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Change Your Mindset To Manage The Email Overload

For many people, email is the bane of their professional life. Despite the fact that it’s one of the oldest Internet technologies (it’s been around since the 1970s), many people still struggle with managing it effectively. It’s not unusual to see email in-boxes with hundreds – and sometimes even thousands – of messages, which causes the owner stress, frustration and hours of lost productivity each week. Some people simply give up and declare “email bankruptcy”, deleting everything and starting again, assuming that if something was important, the sender will follow up anyway. However, this is only a short-term solution, and before long the empty in-box fills up again.

The most important first step to managing your email is to change your mindset. Rather than seeing it as a necessary evil that’s inevitably going to harm your productivity each day, treat email as a powerful communication tool that can improve your productivity.

Of course, that’s easier said than done. However, I firmly believe that the problem is not with email itself; it’s with the kind of email we receive, the way we perceive email, and the way we manage email:

  • We receive some email that’s unnecessary, unwanted, inappropriate, unproductive and unimportant – and that gets in the way of the worthwhile email.
  • We often perceive email as being more urgent than it is, and that means we don’t get our important work done.
  • We don’t have techniques to manage it, so we feel stressed and overwhelmed by it.

If those problems sound familiar to you, start by adopting these three key principles, which will help you change your attitude towards these problems:

  1. Don’t let your in-box set your priorities.
    Your in-box represents other people’s priorities, not yours. So never use it to decide how you’ll plan your day. Be clear about your priorities first, and don’t vary from them unless absolutely necessary.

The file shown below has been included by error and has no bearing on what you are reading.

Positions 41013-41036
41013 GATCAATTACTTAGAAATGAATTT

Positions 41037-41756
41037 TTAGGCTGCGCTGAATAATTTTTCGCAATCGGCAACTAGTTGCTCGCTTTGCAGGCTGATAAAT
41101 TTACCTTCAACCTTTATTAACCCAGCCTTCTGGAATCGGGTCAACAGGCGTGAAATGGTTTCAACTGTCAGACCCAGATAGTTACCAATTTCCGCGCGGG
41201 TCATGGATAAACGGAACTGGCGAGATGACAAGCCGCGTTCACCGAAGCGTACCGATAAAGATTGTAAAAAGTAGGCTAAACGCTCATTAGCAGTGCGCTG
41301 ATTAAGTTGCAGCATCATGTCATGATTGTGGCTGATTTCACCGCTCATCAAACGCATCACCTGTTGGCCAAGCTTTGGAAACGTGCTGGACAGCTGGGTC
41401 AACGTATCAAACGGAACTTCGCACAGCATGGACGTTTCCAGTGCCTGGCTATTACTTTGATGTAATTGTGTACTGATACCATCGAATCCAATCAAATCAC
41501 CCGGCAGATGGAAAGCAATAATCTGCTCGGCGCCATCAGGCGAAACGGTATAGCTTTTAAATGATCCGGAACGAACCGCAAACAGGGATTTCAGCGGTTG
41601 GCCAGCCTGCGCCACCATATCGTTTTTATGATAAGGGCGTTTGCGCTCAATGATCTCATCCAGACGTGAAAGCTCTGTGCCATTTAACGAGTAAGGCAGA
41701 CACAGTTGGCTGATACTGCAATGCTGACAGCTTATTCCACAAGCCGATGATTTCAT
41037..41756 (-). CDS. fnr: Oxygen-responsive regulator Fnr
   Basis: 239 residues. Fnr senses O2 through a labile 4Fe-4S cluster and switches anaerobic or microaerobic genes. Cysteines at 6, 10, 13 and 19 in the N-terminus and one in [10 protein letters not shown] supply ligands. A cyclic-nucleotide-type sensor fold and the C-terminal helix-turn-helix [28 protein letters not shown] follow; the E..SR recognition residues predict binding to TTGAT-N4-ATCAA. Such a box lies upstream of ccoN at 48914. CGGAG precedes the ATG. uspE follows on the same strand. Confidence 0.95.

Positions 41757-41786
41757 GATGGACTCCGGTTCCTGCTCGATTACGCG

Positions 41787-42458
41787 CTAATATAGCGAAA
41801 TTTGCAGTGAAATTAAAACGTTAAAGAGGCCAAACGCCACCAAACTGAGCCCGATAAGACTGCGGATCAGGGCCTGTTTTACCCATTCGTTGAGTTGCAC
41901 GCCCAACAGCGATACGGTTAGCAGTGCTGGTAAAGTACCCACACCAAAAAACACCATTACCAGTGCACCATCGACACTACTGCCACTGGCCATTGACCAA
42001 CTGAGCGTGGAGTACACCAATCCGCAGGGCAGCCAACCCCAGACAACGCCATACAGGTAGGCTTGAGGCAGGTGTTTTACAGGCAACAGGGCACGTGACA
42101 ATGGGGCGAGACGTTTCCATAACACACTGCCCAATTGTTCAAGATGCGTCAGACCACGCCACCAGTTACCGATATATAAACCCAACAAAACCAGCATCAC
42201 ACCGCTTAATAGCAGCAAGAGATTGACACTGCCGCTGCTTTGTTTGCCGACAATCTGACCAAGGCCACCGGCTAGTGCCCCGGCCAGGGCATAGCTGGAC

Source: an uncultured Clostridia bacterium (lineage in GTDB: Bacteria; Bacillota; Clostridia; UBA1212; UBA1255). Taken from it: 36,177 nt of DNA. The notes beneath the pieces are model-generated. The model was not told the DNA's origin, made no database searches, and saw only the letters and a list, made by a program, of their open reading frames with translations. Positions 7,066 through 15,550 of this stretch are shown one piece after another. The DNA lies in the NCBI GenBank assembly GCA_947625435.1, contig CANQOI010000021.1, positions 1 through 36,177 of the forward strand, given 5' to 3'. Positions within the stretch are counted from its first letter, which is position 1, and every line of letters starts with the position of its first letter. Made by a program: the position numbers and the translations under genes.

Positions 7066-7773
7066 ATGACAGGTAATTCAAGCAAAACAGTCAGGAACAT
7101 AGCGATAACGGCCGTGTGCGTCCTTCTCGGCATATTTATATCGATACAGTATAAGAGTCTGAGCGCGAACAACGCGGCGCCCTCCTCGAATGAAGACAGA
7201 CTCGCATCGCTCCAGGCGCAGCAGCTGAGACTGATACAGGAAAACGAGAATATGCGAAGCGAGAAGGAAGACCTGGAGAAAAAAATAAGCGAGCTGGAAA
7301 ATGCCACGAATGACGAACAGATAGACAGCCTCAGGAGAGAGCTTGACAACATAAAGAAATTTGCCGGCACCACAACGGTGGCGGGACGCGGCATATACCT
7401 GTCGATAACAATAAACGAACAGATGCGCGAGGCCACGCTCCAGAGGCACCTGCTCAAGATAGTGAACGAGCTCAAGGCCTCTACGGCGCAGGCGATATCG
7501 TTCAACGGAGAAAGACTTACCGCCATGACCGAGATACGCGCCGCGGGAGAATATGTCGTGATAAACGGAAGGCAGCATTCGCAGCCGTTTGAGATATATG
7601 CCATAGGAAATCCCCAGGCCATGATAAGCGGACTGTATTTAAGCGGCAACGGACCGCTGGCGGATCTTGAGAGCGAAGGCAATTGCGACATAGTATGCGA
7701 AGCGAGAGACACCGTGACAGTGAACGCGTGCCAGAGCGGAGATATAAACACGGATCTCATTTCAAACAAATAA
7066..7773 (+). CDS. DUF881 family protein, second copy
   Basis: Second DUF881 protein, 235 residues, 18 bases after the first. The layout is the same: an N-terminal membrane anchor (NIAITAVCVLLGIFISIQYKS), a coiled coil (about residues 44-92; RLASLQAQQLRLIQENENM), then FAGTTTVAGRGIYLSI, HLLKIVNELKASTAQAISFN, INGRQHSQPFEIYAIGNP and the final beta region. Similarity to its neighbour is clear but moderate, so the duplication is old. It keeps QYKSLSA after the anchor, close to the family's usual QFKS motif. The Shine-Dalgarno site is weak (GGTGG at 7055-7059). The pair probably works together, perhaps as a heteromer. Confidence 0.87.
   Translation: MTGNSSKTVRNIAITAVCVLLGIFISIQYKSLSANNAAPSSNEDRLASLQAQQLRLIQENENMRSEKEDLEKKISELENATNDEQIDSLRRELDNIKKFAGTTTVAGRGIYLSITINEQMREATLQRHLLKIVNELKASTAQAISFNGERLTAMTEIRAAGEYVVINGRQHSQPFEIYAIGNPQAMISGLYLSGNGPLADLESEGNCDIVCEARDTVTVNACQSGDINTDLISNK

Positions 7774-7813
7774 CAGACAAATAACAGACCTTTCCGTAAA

2. Use email for important, not urgent, issues.
    Email is a deferred communication tool, which means you shouldn’t expect others to read your email immediately, and they shouldn’t expect it of you. Use it for important issues, but use other communication tools for urgent issues.
  3. Treat email as just one of many communication channels.
    There’s no law that says you have to do everything by email, and there’s no law that says a conversation that starts by email has to continue that way. Be flexible and willing to switch to other communication channels as needed.

Adopting these principles means changing your attitude towards email, and I hope that this immediately helps you see email in a more positive light.

 

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© 2013 Shirley Taylor.
Shirley Taylor is a recognised leading authority on business writing and communication skills. For almost 30 years she has presented keynotes and training programmes that help people and organisations boost communication skills and develop great relationships both orally and in writing. Shirley is bestselling author of 12 books, including Model Business Letters, Emails and Other Business Documents, which has sold half a million copies worldwide and has been translated into many languages. If you would like Shirley to speak at your next event, visit www.shirleytaylor.com.

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